Gas tax revenue declines as cars become more efficient. How will the government pay for roads?

The government faces a dilemma: it is pushing hard for fuel-efficient vehicles, but petrol taxes pay for the roads. There is an obvious solution, but are Americans ready for it?

Of course, tax credits, subsidies and government mandates aren’t delivering the surge in electric vehicle sales promised by President Joe Biden’s administration. Tax breaks for poor buyers are proving less effective than government planners predicted, and carmakers such as Toyota are seeing increased consumer interest in more affordable and practical hybrids.

The predicament is an indictment of industrial policy, an expensive type of government intervention increasingly favored by both political parties. Meanwhile, Americans’ continued preference for internal combustion engines underscores the downsides of subsidizing purchases.

Yet even if many Americans say they will never buy an EV, cars and trucks that use less or no fuel will one day make up the majority of vehicles on the road. The incentive to innovate, far from gluttony, is too strong, so new vehicles won’t contribute much to the gas tax to fund road maintenance, and the infrastructure funding problem will soon be even worse than it is today.

It’s been years since federal gas tax revenue (and other smaller fuel taxes earmarked for the fund) have been enough to cover Congressional spending on transportation infrastructure. To fill the gap, policymakers have authorized the transfer of $275 billion in general funds to the Highway Trust Fund since 2008. About $90 billion in transfers resulted from the infrastructure bill passed in 2021 alone.

My solution to the whole mess is to get the federal government out of infrastructure spending and funding in the first place and put the onus where it belongs: on states, municipalities and the private sector. But given the low likelihood of this idea ever seeing the light of day, we should consider a user fee system designed to charge drivers per mile.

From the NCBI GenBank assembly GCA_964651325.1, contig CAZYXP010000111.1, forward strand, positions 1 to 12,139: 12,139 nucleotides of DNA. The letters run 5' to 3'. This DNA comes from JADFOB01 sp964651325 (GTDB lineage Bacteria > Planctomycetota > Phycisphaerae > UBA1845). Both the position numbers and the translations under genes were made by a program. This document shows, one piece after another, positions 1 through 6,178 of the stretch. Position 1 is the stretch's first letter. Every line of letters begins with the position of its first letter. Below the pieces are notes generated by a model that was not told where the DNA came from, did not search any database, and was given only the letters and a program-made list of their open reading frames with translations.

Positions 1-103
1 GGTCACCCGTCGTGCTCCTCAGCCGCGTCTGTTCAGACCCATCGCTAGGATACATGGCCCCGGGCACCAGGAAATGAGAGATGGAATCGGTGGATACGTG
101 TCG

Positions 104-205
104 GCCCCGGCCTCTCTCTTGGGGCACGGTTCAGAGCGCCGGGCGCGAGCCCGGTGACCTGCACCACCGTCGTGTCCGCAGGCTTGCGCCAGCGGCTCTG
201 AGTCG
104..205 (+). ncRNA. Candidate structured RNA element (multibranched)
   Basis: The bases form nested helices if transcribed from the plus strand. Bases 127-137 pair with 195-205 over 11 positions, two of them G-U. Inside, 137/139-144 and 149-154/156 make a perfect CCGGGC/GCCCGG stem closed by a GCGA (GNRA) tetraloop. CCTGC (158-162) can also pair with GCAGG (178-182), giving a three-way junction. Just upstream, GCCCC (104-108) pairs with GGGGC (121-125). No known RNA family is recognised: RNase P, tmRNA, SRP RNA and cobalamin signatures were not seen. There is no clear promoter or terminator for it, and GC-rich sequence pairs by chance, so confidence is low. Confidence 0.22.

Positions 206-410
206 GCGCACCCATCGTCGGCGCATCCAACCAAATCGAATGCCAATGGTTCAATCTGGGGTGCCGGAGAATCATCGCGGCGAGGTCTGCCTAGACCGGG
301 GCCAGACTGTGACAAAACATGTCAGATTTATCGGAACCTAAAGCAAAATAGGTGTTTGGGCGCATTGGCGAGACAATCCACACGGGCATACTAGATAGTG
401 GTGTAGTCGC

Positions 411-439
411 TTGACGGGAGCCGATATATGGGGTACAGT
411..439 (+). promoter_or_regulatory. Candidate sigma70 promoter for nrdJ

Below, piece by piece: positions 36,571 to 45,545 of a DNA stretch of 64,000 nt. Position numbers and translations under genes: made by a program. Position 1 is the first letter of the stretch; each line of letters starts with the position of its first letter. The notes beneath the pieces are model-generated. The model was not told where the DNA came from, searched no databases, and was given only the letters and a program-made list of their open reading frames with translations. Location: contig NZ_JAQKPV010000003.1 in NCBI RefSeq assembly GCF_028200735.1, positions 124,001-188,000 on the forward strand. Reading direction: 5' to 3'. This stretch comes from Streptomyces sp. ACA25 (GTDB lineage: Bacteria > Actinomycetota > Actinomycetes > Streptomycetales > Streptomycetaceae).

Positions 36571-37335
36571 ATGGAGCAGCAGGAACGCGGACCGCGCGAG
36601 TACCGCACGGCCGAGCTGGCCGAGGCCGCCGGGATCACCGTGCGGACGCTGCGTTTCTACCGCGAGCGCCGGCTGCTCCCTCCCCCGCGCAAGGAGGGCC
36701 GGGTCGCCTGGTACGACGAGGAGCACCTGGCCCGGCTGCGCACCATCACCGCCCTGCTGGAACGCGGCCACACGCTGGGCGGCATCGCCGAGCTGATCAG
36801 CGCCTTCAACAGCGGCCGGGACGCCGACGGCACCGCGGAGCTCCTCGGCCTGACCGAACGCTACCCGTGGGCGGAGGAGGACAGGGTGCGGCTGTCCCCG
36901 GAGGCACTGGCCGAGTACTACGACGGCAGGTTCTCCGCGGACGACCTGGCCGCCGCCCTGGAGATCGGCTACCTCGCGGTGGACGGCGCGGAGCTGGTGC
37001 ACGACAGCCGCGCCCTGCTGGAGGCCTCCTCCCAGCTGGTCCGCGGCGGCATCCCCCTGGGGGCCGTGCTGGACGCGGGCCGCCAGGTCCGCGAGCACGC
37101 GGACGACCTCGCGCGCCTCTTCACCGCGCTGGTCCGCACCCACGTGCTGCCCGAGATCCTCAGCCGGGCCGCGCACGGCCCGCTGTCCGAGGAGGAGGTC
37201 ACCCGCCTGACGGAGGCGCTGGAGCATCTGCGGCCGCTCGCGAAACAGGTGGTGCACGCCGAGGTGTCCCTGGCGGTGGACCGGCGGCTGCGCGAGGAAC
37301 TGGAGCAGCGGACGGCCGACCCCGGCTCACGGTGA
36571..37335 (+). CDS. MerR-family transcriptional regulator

Mileage-based user charges will ensure that those who use the infrastructure the most contribute proportionately more to its construction, maintenance and improvement. Such a design is consistent with the basic principle of user fees, linking payments directly to the actual use of an individual or entity and ensuring a fair and equitable funding structure.

Mark Scribner, a transportation analyst at the Reason Foundation (which publishes this website), points out that while privacy concerns about vehicle mileage tracking are legitimate, they are by no means insurmountable.

Given the high up-front costs involved in setting up a national system — again, this wouldn’t be a problem if we left the federal government out of it — and assured of pushback from the motoring public, state and federal lawmakers should begin tolling only large trucks and other heavy duty commercial vehicles.

Trucks using US transportation systems to transfer critical goods are no scarecrow; they are simply the ideal country to “first” in the full transition from fuel taxes. These vehicles now have recording devices and record mileage. Importantly, they also do not currently pay their share of the costs they impose on the road system, meaning taxpayers are heavily subsidizing companies that use the roads to transport goods.

People may disagree on whether every driver should cover the full cost of using the road, as was once done through the fuel tax. But even the most ardent modern monetary theorist would be hard-pressed to argue that businesses should not cover their own costs. A course correction on this aspect of things will by no means close the funding hole, but it will be a good first step and help create momentum for a wider return to user fees.

New-age populists in the Republican Party may scoff. They opposed the national pilot for a mileage-based system included in the infrastructure bill and are likely to continue to resist such ideas. Some may not like that the idea originated with libertarian groups like the Reason Foundation, or that support for actual user fees was prominent in President Dwight D. Eisenhower’s administration (although President Ronald Reagan endorsed the Republican call in 1982).

And for those who like bipartisanship, a congressional committee on transportation funding recommended a full shift to mileage fees in its 2009 final report.

The way I see it is that greater reliance on user fees will ultimately create opportunities for privatization, a concept supported by numerous studies showing the efficiency and productivity improvements possible through transparent and well-structured public-private partnerships.

The private sector has a proven track record of driving innovation in transport safety. Extending this partnership to infrastructure enables the implementation of cost-effective technologies, ultimately making our roads safer and more efficient.

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